I've been making lots of boxes lately, most of them carved, bible box style boxes. But I haven't fit a till in one for a while. I had to look back to find the last one I built, it was for the Medieval Style Hutch Chest I built a little over two years ago.
That one had a lid, fixed with pin hinges. This time I was forgoing the lid. But I still had to make the stopped dados for the till.
Like everything, it starts with the layout.
First I measured and penciled in for the 1/2" dados. There is no secret or magic to the layout, I played with a couple 1/2" wide pieces of scrap until the spacing felt right.
I have been getting to like laying things out with a marking knife more and more. I started using them because I had read many woodworkers I respect write about how wonderful and accurate they were, but it was a tougher sell for me. I would start using the knife and before too long in a project, I would switch back to my trusty mechanical pencil.
I am up to about 60% knife and maybe 40% pencil. I still like to scribble in my waste area so the pencil is always near anyway.
After setting the lines with the knife I deepened the walls with a wide chisel. Often I would saw the walls down with a stair saw or sometimes a back saw but because of the stopped dado nature of the vertical till side, this was the way to go.
After setting the walls I used my big 1/2" mortise chisel to chunk out some of the waste.
Then I cleaned down the rest of the way with my router plane.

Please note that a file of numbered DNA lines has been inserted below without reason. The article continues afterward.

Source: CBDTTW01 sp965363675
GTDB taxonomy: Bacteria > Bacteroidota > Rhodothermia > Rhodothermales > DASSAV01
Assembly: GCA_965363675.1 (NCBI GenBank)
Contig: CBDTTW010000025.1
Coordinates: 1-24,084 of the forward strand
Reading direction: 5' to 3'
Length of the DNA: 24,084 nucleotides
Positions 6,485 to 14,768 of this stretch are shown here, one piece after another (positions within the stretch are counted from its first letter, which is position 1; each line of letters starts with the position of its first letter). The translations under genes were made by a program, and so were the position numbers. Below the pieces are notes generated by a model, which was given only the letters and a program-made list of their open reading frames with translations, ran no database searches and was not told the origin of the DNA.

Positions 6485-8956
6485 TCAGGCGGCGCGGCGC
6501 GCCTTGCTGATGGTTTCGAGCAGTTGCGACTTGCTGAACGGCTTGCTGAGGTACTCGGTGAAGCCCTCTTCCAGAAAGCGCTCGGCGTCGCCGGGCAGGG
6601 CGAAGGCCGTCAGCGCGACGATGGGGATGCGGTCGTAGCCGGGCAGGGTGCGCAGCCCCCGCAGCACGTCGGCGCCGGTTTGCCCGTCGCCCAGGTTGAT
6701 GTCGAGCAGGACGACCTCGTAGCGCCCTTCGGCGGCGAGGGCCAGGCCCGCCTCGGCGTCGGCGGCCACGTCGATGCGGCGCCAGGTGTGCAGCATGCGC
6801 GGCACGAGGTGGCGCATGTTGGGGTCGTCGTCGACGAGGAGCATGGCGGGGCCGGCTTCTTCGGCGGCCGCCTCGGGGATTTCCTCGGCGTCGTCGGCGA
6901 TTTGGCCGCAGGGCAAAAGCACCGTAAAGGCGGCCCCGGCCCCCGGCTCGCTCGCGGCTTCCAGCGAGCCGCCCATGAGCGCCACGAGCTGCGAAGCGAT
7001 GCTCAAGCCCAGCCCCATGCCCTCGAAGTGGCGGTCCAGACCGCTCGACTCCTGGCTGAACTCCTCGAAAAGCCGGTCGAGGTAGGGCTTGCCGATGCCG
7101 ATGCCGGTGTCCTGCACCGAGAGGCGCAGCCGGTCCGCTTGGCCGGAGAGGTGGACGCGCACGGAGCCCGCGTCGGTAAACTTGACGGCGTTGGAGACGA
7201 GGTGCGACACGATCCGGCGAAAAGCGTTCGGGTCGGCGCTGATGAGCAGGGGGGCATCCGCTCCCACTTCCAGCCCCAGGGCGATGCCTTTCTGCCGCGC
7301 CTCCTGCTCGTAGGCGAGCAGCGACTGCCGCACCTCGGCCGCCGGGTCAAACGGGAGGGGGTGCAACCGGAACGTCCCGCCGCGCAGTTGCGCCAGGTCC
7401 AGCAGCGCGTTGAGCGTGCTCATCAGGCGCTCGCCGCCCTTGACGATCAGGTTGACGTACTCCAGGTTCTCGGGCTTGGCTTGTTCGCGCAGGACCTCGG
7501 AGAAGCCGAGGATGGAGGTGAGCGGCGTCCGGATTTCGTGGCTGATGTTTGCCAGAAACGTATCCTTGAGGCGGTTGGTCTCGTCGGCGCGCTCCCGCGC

I was worried about some serious chip out with this wild grain. I ended up with some, but better than I was worried about.
I took a straight grained piece of red oak and broke it down to 1/2" thick using the band saw and bench planes.
I rabbeted the bottom of the till wall to house the bottom. This makes a nice corner on the inside that won't gap and allow small things to fall through.
Everything ripped and fit to size.
A while back I started writing on my work, but not like you think. I started writing in places that no one can see. I write on the inside faces of joinery, behind moldings, and in other odd places. Thos. Moser got me started after I read a passage in his book about him doing the same thing. I wrote about the idea HERE. It's putting just a little more of myself into the work. This piece, being for my daughter was no exception. I took the chance to write a whole letter on the bottom of the till, on the underside. I also wrote in the rabbet.
Once the dovetails are glued up with the till wall and bottom sandwiched in place . . .
. . . and the bottom is nailed on. No one will see those words until the piece falls apart. That should be a long time from now. But Chloe knows it's there, in fact she asked me about it. "Did you write something inside this one Dad?"
You bet I did.
With the pine bottom nailed in place it was just a matter of planing it and the proud parts of the dovetails down flush with the sides.
Ratione et Passionis